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Business Strategy What Sales People Shouldn’t Say

One of the things that we all like is to go shopping. Shopping gets us out, it fulfills our need to explore, and acquire things that we may want or need. In reality when we go shopping we enter stores for a purpose, either because we’re curious or we’re searching for a specific item. Every business has a salesperson in one form or another to assist the customer in making a purchase. Yet, in many cases they actually cause the customer to leave by asking them the simplest question, “Can I help you?”

I don’t know about you but when confronted by this question I become tense. I begin to feel like maybe I don’t look well and need assistance or maybe I look confused and need enlightenment. All I know is most of the time I answer with a standard statement, “No, I am just looking.” With that said I typically have no choice but to leave since now I feel like I am wasting time or I don’t have a good enough reason for being there.

What is actually happening is that an innocent question is driving away customers. How many of these standard questions are being asked every day, and every day potential customers are walking away from businesses establishments? These customers may have wanted to buy something but are now gone.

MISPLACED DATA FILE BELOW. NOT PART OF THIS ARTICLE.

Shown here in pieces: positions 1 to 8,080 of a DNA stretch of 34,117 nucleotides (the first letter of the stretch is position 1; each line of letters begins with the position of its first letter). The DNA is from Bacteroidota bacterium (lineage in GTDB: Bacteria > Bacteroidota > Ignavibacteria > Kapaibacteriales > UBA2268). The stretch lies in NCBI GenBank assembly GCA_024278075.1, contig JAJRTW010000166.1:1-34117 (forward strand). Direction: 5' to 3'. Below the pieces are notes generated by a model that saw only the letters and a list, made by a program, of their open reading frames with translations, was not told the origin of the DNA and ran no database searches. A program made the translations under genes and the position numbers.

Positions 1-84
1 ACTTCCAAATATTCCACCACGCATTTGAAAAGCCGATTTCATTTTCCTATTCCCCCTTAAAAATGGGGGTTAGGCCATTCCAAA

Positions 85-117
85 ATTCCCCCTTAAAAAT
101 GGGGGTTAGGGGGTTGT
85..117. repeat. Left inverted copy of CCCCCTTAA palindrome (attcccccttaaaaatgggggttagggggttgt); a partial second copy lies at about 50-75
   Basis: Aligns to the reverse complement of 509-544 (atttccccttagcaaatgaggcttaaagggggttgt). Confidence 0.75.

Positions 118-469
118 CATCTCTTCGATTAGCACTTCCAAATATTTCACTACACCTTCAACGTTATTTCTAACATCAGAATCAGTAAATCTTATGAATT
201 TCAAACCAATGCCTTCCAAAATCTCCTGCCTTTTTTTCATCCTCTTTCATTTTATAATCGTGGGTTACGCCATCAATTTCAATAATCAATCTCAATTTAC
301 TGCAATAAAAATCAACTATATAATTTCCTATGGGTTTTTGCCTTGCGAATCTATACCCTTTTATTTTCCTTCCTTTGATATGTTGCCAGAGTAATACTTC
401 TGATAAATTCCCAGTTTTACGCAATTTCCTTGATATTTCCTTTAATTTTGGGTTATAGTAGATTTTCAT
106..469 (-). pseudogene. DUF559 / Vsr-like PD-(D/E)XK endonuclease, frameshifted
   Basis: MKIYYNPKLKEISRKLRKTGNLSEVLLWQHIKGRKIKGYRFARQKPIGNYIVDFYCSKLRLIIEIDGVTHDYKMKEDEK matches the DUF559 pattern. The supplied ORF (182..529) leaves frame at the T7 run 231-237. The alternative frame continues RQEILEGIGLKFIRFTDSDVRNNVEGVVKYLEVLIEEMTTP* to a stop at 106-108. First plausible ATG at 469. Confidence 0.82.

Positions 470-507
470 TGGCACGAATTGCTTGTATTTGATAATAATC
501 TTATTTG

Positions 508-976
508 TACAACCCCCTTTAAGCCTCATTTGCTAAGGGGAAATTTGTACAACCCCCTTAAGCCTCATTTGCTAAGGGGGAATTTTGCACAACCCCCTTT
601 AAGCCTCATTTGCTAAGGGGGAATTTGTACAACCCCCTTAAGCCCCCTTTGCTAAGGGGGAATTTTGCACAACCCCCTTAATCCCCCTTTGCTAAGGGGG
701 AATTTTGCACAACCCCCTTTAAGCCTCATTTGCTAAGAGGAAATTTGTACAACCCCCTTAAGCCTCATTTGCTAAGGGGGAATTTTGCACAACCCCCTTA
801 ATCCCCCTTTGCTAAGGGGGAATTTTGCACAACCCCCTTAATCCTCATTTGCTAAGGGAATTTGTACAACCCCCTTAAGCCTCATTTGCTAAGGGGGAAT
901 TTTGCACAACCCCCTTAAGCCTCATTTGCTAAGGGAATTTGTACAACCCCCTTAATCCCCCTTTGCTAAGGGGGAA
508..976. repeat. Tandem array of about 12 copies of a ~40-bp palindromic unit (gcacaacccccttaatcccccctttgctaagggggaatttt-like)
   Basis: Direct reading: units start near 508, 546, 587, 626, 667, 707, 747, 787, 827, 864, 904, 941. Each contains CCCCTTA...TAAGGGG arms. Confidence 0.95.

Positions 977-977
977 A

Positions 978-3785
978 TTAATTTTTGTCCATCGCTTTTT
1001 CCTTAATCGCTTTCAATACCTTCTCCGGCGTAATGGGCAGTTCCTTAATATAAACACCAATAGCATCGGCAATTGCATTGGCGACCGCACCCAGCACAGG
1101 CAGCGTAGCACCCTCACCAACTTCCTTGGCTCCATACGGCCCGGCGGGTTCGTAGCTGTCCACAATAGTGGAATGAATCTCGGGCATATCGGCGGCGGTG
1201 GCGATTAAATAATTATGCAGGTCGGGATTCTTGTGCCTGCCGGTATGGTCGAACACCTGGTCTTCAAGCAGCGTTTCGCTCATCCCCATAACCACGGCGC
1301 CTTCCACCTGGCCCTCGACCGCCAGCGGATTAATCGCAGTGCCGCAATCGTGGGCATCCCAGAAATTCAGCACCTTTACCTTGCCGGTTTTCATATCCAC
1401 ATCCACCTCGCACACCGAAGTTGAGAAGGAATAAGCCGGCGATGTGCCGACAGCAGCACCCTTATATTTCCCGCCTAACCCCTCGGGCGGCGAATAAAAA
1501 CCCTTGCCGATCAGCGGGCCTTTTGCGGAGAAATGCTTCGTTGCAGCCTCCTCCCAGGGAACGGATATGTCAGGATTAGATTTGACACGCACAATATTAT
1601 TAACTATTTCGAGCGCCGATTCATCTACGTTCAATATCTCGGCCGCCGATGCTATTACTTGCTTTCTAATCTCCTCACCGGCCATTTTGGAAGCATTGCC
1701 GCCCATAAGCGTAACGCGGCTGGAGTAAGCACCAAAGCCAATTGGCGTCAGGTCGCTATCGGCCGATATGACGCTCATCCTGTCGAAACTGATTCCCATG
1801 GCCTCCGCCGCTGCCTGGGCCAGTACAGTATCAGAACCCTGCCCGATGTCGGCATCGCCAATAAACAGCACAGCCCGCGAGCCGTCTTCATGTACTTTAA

Another example comes from the automotive industry. Have you ever stepped into a car dealership? (I think for many people just the thought of car dealerships makes them tense.) Like clockwork a salesman appears and approaches you. As they arrive they say some version of, “Are you looking for a car?” Well I don’t know about you but I can’t think of another reason why I would be at a car dealership! So I guess the standard retort should be “No I’m looking for a dishwasher? Do you have any?” This makes me feel like all I want to do is leave. My mind has been made up. The only thing this salesperson is interested in is selling me a car; they don’t even care which one. Here again my first inclination is to head to the exit.

How many times have we been in businesses, and the first feeling we get from the salesperson is that all they want is for us to buy and they don’t care what it is as long as we buy. The customer senses that, and wants to exit the building or the relationship. The questions may come in different forms but, none the less, imply the same thing.

A true sales person should come across like they are genuinely interested in the customer and will help them buy the right thing. If the right thing can’t be found then there won’t be a sale but the potential of a sale still exists because the pleasant experience will bring the customer back.

Businesses should re-examine what their sales people are saying and make sure that they are not driving away potential and existing customers. The first impression is often given by the question asked. Make sure it’s not the wrong one.

Please send me your feedback and any questions that you have heard sales people ask and shouldn’t have.